The FBI's wish was fulfiled in January 1969 on the campus of UCLA when a conflict over the direction of an Afro-American studies program led to the murders of two Panthers, Alprentic "Bunchy" Carter and John Huggins, and the wounding of one of Karenga's comrades, Larry Stiner. Stiner and his brother George were convicted for murder and received life sentences.
Apparently pleased with this development, the FBI did not stop there. They produced cartoons that were distributed widely in Southern California that showed Karenga and his comrades gloating about the murders. Such actions increased the enmity between the two groups of black activists and led to more conflict.
In Los Angles, FBI activity helped induce one group of blacks to kill another. In Chicago, the FBI and its police department allies took a more direct role in murder. One of the FBI's agents, who had become a top security official of the Panthers, had provided a drawing of an apartment where top Panther leader Fred Hampton lived. This same agent had informed the FBI that Hampton had stored illegal weapons there. The FBI and Chicago police planned a joint raid.
At approximately 4 a.m. Dec. 4, 1969, Hampton's apartment was stormed by heavily armed police who fired more than 90 shots. Hampton was killed as he lay in bed; another Panther, Mark Clark, also died.
Throughout their brief history, the Panthers faced unremitting hostility from the FBI. Though there is much hand-wringing nowadays about the state of black-Jewish relations, the FBI was not above heightening tensions between these two groups. The FBI felt that given the long history of anti-Semitism and bigotry directed against the Jewish population, it would be sympathetic to the struggle for racial equality. Hence, they sought to derail this possibility by circulating leaflets comparing Panther ideology with the traditional anti-Semitism of organizations like the American Nazi Party and Adolf Hitler.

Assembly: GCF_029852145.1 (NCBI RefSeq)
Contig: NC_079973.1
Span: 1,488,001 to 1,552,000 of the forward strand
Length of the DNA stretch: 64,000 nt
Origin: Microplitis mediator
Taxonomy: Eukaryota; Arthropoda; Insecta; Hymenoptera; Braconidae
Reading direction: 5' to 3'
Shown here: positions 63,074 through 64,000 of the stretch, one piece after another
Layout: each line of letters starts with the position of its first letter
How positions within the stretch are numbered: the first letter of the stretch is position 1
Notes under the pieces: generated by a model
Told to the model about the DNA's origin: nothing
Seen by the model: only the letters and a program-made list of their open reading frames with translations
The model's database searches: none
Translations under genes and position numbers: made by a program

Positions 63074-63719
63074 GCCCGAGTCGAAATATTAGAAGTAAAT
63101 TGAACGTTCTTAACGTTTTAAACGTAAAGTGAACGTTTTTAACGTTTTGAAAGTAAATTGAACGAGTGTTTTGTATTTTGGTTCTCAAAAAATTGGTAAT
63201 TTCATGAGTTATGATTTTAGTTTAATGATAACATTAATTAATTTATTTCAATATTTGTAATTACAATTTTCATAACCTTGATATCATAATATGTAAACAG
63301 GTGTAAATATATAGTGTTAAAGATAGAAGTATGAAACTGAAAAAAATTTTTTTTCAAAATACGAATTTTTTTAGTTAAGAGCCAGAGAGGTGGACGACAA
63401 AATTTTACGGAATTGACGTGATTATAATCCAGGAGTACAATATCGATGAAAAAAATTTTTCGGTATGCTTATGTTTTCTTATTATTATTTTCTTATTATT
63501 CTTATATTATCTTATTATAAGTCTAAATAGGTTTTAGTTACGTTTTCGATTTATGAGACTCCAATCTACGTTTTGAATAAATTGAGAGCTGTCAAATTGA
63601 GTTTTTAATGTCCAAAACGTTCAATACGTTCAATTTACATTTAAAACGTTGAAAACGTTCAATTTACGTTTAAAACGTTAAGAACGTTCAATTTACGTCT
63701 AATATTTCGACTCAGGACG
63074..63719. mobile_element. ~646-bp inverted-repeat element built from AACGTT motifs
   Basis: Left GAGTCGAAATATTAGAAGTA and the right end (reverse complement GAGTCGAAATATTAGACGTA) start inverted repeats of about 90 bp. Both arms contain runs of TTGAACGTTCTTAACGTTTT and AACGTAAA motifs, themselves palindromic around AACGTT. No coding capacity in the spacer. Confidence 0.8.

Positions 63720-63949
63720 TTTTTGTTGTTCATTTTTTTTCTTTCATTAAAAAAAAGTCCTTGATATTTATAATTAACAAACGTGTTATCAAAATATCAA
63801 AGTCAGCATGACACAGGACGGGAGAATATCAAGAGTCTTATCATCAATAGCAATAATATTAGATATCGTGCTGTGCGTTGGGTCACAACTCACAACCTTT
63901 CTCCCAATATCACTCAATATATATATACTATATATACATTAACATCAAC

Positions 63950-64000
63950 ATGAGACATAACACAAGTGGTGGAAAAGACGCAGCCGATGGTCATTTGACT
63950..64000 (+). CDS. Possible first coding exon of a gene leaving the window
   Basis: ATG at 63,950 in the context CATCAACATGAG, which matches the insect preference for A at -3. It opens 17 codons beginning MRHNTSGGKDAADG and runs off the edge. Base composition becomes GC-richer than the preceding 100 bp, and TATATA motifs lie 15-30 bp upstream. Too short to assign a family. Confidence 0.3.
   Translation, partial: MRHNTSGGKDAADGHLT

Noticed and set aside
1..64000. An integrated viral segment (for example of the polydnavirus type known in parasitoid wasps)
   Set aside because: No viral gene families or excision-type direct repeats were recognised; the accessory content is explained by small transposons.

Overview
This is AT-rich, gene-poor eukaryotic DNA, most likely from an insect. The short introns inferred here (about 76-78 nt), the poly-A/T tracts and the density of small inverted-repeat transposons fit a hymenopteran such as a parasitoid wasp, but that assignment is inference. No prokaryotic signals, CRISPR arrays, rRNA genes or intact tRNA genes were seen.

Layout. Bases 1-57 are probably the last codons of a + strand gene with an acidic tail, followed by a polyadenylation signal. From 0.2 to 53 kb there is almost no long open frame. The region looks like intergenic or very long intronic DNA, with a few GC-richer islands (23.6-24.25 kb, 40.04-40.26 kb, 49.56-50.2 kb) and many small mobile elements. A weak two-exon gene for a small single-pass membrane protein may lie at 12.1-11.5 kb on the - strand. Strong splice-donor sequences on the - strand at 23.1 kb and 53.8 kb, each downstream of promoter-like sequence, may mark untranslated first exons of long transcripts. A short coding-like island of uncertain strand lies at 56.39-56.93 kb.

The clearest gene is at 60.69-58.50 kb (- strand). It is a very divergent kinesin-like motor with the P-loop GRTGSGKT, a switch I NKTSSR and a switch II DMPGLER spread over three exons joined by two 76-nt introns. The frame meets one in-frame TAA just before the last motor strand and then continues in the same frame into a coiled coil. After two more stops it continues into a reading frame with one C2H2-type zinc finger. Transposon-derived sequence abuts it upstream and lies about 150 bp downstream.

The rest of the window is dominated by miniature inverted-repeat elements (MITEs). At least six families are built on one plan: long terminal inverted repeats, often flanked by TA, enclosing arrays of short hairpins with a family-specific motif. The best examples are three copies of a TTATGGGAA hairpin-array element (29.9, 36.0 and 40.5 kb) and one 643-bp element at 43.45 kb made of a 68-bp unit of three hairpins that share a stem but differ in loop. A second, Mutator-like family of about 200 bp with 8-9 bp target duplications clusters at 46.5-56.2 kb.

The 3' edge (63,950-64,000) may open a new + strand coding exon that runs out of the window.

These stories about COINTELPRO and the FBI are not new. Historians such as Kenneth O'Reilly and myself have written at length about such matters. Yet, there seems to be pained disbelief when many African-Americans seem willing to accept allegations about the malfeasance of the FBI's sister agency, the CIA.
And, the story about government agencies and drug dealing is not new either. Scholars like Al McCoy and Peter Dale Scott and journalists like Jonathan Kwitny and Jonathan Marshall have written at length about this subject as it relates to Southeast Asia and Central America. In an investigation that concluded about 10 years ago, Sen. John Kerry, Democrat of Massachusetts, also found credible evidence of government complicity in drug dealing during the course of the war against Nicaragua.
The disruption of the Black Panthers specifically and the struggle for equality generally helped to spawn an alienation that made many in black Los Angeles more susceptible to drug abuse. Such has been the handiwork of the FBI and CIA.
Thus, as the Congressional Black Caucus and other agencies contemplate investigations of the CIA-cocaine connection, they would be well-advised to revisit the legacy of COINTELPRO as well. For African-Americans - and for all those with a passing acquaintance with history - recognize there is good reason for skepticism of the doings of powerful authorities.
Gerald Horne is the director of the Institute of African-American Research at the University of North Carolina-Chapel Hill, and author of "Black Liberation/Red Scare: Ben Davis and the Communist Party" (Delaware, 1994) and "Fire this Time: The Watts Uprising in the 1960s" (Virginia, 1995).
Pub Date: 1/05/97